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‘Simpsons’ creator Matt Groening tells the story of The Residents, 1979
07.15.2015
12:01 pm

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Books
Music

Tags:
The Residents
Matt Groening


The Residents, 1972
 
The Residents’ first fan club, W.E.I.R.D. (We Endorse Immediate Residents Deification), was founded in 1978, and one of its charter members was Life in Hell and Simpsons creator Matt Groening. As a member of the Residents’ second fan club, UWEB, I am bound by the most solemn oaths never to discuss any of the secret handshakes, passwords, ciphers, rituals, buttons, bumper stickers or T-shirts of the inner sanctum, but I can point seekers to this exoteric document: Groening’s “The True Story of the Residents.” This phantasmagoric bio of the group, first published in 1979’s The Official W.E.I.R.D. Book of the Residents and reprinted in 1993’s Uncle Willie’s Highly Opinionated Guide to the Residents, gives a wild yet relatively concise account of the band’s founding myth.
 

The Official W.E.I.R.D. Book of the Residents (cover by Gary Panter)
 
You’ll notice that most of the fun facts in this true story are lies; for instance, I tend to doubt that “Six Things to a Cycle” originated as a “lengthy ballet” that “was canceled when The Residents were rumored to be selling experimental monkey depressants to grade school children.” But Groening weaves the Residents, the Mysterious N. Senada, Philip “Snakefinger” Lithman, the Cryptic Corporation, and “a squealing Boston terrier on acid flung into a barrel of live albino sand eels” into a tale that will make tears stream from your eyes and snot run from your nose. Look how he gets the band from Louisiana to its early base of operations in San Mateo:

After high school, the gang (which numbered five) split up and went their various ways—college, grunt jobs, draft evasion. They kept in touch with each other’s progress, however, and soon found themselves hopping like rabid Rhesus monkeys to rhythm and blues—particularly James Brown and Bo Diddley. James Brown’s Live At The Apollo is an album which makes them quiver to this day. But they soon found that they needed each other, and re-grouped to plot strategy. They didn’t know what the hell they were doing, but they knew James Brown made their butts twitch, and some how it would all work out. In 1966 or so, after a couple of them had made it almost all the way through college, they decided to escape the slimy Southern scourge of George Wallace. So they loaded up their truck and headed straight for San Francisco, where they had heard all the go-go mod action was goin’ down. As fate would have it, their truck broke down in a quiet suburban town called San Mateo, some 25 miles south of the big city. Behind them they left a few loyal, more balanced acquaintances who would later follow to start The Cryptic Corporation. In California they saw the minds around them already beginning to break down. Youngsters everywhere were growing their hair out and joining the “bushhead” movement. Beach boys frolicked with trained wild seals on the sand, and local cretins began electrocuting themselves with guitars on-stage while thousands chanted, “You endorse our mindless lives,” in unified spontaneity. Charles Manson pierced his nipple with a Love button while on acid, and the Psychedelic Revolution was born. The Residents began licking their lips.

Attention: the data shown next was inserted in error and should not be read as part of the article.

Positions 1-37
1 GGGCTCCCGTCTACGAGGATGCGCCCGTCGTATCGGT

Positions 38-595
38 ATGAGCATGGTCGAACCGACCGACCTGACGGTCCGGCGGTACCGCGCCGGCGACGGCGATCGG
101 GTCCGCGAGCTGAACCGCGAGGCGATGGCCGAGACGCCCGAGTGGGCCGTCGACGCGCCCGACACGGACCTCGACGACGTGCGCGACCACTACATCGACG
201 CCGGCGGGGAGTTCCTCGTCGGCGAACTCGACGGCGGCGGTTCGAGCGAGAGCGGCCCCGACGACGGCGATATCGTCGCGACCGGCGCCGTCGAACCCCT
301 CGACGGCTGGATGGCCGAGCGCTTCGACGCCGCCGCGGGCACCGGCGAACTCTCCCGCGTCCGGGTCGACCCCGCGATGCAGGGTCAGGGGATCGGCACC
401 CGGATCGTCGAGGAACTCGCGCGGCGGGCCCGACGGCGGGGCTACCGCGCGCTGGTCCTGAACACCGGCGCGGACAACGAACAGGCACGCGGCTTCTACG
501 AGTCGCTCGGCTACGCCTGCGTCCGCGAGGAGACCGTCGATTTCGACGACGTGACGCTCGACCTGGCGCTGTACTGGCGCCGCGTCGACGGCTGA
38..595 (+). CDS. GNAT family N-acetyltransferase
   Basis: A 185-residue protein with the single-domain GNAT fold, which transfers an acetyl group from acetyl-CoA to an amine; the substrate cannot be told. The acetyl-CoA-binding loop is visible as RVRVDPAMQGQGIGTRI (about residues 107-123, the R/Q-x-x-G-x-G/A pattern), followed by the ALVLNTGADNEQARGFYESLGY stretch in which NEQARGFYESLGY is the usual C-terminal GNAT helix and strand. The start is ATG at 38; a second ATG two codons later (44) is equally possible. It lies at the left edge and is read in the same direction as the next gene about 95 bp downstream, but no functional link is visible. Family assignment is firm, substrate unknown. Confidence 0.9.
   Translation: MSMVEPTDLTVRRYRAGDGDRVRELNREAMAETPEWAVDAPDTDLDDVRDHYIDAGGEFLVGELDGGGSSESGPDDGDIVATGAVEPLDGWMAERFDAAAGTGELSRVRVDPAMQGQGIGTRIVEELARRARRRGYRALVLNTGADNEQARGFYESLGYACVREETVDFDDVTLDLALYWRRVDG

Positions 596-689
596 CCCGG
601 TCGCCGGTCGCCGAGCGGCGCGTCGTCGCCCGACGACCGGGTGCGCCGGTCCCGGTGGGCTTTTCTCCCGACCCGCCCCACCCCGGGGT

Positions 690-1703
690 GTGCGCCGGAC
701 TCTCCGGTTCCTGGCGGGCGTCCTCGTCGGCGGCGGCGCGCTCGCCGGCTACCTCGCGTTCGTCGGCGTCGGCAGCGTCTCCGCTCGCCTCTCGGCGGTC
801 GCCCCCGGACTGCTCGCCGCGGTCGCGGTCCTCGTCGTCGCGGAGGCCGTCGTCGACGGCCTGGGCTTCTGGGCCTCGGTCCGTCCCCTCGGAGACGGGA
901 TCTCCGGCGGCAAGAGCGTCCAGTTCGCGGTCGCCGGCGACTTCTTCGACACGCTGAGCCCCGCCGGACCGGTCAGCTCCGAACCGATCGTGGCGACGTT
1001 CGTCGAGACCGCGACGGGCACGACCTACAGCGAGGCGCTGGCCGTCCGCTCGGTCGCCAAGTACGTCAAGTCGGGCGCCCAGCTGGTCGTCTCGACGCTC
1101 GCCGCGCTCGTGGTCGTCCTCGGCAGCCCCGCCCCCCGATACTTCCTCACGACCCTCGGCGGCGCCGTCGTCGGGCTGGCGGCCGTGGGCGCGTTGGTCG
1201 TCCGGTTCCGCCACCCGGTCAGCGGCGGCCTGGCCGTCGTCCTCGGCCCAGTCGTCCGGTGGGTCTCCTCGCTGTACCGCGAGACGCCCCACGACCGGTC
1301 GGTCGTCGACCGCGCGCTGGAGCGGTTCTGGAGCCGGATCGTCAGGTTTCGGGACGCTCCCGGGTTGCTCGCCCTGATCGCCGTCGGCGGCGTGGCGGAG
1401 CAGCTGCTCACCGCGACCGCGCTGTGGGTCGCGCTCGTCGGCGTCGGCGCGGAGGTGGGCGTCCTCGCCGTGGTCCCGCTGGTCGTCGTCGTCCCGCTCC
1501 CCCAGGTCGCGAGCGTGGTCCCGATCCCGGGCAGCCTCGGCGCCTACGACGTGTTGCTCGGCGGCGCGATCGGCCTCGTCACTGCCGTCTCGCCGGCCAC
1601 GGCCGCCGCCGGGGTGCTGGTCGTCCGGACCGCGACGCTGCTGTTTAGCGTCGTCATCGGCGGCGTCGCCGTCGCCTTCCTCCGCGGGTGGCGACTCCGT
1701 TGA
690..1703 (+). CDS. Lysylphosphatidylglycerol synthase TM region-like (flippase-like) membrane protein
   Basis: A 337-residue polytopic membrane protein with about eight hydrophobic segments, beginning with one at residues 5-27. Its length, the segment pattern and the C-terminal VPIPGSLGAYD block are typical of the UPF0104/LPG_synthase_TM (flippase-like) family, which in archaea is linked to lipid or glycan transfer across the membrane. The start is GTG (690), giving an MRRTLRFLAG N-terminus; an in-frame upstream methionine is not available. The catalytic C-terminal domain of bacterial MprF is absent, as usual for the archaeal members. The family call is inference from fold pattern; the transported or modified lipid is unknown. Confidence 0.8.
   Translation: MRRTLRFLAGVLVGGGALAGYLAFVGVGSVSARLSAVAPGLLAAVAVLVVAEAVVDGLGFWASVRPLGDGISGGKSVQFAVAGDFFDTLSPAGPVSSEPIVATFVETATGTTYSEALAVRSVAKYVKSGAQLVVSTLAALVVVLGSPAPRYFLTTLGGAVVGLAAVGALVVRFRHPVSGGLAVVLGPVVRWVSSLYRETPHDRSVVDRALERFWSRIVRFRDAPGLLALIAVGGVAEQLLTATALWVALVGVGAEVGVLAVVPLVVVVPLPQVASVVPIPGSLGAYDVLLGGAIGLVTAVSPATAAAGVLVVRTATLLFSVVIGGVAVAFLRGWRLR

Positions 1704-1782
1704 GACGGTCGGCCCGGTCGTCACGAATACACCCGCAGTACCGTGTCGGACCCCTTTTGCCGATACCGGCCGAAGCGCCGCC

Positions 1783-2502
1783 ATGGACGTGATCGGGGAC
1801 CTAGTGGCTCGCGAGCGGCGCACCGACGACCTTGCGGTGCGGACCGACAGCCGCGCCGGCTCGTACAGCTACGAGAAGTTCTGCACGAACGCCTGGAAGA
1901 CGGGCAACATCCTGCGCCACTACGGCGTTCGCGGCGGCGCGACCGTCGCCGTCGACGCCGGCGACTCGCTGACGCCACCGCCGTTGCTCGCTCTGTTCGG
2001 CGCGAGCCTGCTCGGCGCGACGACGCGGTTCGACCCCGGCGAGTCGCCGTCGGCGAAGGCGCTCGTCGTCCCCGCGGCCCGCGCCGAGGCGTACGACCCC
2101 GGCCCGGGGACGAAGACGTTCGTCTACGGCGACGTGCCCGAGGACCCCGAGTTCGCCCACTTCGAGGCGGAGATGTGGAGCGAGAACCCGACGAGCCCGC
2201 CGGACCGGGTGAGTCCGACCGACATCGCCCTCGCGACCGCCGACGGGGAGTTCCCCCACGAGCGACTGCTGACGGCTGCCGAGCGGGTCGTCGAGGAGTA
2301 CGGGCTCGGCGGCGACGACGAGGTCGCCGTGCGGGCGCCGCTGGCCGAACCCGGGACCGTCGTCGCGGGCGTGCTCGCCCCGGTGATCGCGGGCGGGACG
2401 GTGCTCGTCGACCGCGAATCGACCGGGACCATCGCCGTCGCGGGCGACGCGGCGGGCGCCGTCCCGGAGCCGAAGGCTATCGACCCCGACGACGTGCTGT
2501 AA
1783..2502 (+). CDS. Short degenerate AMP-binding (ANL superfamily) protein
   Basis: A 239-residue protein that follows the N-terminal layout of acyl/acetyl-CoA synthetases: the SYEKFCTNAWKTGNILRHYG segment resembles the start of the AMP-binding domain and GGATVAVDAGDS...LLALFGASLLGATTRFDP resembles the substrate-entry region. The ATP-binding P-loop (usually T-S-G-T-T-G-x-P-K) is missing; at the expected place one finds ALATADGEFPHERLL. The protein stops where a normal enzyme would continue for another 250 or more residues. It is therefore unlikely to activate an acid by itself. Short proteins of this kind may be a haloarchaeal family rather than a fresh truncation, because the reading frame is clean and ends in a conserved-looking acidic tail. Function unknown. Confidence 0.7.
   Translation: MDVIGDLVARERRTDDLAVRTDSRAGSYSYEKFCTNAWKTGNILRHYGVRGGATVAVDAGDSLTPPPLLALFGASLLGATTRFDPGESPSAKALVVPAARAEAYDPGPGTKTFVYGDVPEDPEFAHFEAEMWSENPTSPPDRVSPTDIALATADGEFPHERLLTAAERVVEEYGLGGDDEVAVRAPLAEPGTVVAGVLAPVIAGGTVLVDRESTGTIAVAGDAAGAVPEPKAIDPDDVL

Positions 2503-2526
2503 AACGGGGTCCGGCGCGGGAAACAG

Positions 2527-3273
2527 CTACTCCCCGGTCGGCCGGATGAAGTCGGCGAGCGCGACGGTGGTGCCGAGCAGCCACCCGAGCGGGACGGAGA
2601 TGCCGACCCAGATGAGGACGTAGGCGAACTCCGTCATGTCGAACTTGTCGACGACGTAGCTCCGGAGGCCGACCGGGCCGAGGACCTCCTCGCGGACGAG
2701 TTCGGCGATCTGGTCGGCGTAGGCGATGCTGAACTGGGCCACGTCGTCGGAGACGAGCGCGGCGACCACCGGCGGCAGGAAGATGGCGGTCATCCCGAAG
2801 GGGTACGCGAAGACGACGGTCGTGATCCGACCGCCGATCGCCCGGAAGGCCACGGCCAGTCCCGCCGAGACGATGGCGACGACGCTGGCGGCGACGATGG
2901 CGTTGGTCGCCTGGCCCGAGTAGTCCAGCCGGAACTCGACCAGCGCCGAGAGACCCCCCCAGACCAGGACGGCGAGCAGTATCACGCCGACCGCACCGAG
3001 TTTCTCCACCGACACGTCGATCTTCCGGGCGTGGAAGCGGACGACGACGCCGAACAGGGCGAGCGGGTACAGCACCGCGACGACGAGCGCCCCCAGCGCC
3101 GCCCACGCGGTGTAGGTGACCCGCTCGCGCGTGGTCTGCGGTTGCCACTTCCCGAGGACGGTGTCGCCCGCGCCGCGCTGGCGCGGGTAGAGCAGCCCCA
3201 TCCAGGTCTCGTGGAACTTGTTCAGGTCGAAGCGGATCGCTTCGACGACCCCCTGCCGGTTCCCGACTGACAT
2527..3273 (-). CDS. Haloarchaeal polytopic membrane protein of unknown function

To read “The True Story of the Residents” in full, go to this page in the “Historical section” of residents.com and click “Matt Groening’s TRUE STORY.” Below, Groening talks about connecting with W.E.I.R.D. and writing his “fanciful” bio in a clip from the upcoming documentary about the Residents, Theory of Obscurity.
 

Posted by Oliver Hall | Leave a comment
Before ‘The Simpsons,’ Matt Groening drew cartoons for Apple computers